Sneezes, Sniffles, and Germs: Protect Your Kids at School

Approximately 22 million missed school days each year are attributed to contagious illness reports the Centers for Disease Control and Prevention. From the flu to stomach bugs, pink eye, or the common cold, your child is exposed to a variety of bacterial infections and viruses while trying to learn and grow at school.

As a parent, you might feel helpless against protecting your child from these and other common illnesses. Fortunately, you can reduce the chances of your child getting sick at school and spreading their illness to the rest of the family. Here are a few things to try.

Keep Your Child’s Vaccinations Up to Date                

Polio, rubella, tetanus, measles, and pertussis are a few of the diseases your child is protected from by receiving vaccines. Your doctor will provide a recommended vaccine schedule that is intended to not only keep your child from getting sick but also protect immunocompromised individuals who cannot receive vaccines.

In addition to the recommended vaccines for all children, your child may require additional vaccines if they travel often, are adopted from certain countries, or suffer from certain illnesses, including hemophilia. These vaccines include the meningococcal vaccines and pneumococcal vaccine.

The flu vaccine is also recommended for most children. An estimated 200,000 people are hospitalized from complications associated to influenza. Ask your doctor about when your child should get the flu vaccine.

Practice Good Hygiene

Reminding your child to wash their hands or brush their teeth is a great place to start, but you won’t know if they’re practicing good hygiene at school. Here are a few ways you can encourage your child to maintain good hygiene while they’re at school:

  • Make handwashing fun. Teach your child a song or do a dance when washing your hands. Encourage your child to teach the song or dance to their friends so they can all do it together at school.
  • Establish a routine. Encourage your child to wash their hands after they use the bathroom, before they eat, and when needed throughout the day.
  • Provide older children hand sanitizer. Encourage your older child to use hand sanitizer periodically throughout the day.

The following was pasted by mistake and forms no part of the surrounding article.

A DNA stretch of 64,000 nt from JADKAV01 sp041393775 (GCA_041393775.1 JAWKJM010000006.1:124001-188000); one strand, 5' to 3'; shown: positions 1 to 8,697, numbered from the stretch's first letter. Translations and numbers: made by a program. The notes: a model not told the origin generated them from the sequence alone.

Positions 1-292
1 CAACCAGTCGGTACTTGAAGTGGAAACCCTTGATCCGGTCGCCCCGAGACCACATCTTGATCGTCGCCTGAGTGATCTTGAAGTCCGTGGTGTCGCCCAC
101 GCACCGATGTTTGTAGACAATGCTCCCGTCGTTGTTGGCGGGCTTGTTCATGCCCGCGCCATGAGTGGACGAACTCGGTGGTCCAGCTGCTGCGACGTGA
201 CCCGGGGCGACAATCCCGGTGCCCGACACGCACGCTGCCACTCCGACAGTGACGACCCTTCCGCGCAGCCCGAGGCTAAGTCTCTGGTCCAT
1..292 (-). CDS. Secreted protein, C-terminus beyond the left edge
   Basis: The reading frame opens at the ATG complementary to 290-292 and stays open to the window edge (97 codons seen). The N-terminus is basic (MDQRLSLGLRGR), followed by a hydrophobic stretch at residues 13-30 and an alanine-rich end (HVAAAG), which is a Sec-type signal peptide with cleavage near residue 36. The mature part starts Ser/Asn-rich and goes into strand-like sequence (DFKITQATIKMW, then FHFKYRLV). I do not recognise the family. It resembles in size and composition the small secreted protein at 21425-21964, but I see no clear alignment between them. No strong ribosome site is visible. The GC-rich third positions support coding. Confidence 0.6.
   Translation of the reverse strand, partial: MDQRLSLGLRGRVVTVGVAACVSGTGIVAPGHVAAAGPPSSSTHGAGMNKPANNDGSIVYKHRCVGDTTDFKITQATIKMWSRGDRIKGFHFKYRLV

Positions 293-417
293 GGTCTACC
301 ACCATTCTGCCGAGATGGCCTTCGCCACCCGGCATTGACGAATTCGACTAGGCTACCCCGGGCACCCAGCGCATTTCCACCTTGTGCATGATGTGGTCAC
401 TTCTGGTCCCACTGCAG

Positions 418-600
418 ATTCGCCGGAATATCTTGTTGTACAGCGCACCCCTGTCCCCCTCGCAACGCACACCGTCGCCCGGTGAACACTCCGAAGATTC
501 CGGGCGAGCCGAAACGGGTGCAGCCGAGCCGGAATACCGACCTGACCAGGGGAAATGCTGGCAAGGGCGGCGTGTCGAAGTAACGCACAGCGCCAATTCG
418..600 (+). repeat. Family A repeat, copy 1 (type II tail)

• Reward your child for following their routine. Treat your child to a movie or trip to their favorite ice cream shop for remembering to wash their hands or cover their mouth when they cough without being told.
  • Create an after-school routine. Tell your child to wash their hands and change into play clothes when they get home from school. This practice will help eliminate any germs that your child brings home from school.

Leading by example is often the best way to remind your child to practice their personal hygiene routine.

Teach Your Child to Keep Their Hands Away from Their Face

A 2008 study found that the average person touches their face approximately 15.7 times each hour. Each time your child puts their fingers in their mouth, picks their nose, or rubs their eyes, they expose themselves to whatever germs are on their hands. Breaking your child of this habit can be difficult, but it is possible.

Remain vigilant and each time your child touches their face, remind them that this can spread germs. Making a game out of this is a great way to teach younger children the dangers of touching their face. For example, each time your younger child touches their eyes, nose, lips, or cheeks, place a small sticker on their face.

This will give them a visual representation of how many germs will get on their face and into their body.

Boost Your Child’s Immune System

Protecting your child from germs is the first step in preventing them from missing out on learning at school. Here are a few ways you can boost your child’s immune system:

  • Establish an early bedtime. Children and adults who don’t get enough sleep often suffer from a weakened immune system. Ask your pediatrician about the recommended amount of sleep for your child according to their age.
  • Ease your child’s stress. Talk to your child about their school life and anything that is troubling them. Encourage your child to enjoy their favorite pastime, take a walk as a family, or whatever will help them relax.
  • Serve a variety of certain immune-boosting foods. Citrus fruits, almonds, chicken, and spinach are a few of the many foods that feature vitamins and minerals that can help keep your child healthy.
  • Encourage your child to exercise. Take family walks, enroll your child in an after-school sport, or let them play at the park. Physical activity will decrease stress hormones in their blood and encourage their lungs to work harder, which will help flush bacteria and viruses out of their body.

Ask your pediatrician to recommend a multivitamin that can boost your child’s immune system.

These are several things you can do to help your child protect themselves from getting sick at school. If you have any more questions, contact the professionals at Stellis Health.